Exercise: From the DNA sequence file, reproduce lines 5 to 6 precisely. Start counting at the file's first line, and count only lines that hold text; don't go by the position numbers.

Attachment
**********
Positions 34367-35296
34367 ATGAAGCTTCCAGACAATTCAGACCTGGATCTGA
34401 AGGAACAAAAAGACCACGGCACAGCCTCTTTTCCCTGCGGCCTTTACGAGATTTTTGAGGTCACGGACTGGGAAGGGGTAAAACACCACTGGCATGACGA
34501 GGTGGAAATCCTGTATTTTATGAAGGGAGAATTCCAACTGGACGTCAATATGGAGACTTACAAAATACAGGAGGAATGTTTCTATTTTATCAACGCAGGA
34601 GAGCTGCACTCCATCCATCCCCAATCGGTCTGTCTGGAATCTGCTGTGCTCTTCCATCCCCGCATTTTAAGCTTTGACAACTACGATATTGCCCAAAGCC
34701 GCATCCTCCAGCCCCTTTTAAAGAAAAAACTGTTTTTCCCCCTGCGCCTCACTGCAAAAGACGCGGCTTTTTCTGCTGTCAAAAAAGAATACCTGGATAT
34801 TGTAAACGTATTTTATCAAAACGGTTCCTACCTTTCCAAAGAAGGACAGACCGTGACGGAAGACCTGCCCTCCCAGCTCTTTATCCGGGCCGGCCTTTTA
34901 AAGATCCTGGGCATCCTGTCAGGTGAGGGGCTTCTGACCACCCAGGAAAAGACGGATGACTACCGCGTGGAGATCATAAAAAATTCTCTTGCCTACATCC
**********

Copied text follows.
34601 GAGCTGCACTCCATCCATCCCCAATCGGTCTGTCTGGAATCTGCTGTGCTCTTCCATCCCCGCATTTTAAGCTTTGACAACTACGATATTGCCCAAAGCC
34701 GCATCCTCCAGCCCCTTTTAAAGAAAAAACTGTTTTTCCCCCTGCGCCTCACTGCAAAAGACGCGGCTTTTTCTGCTGTCAAAAAAGAATACCTGGATAT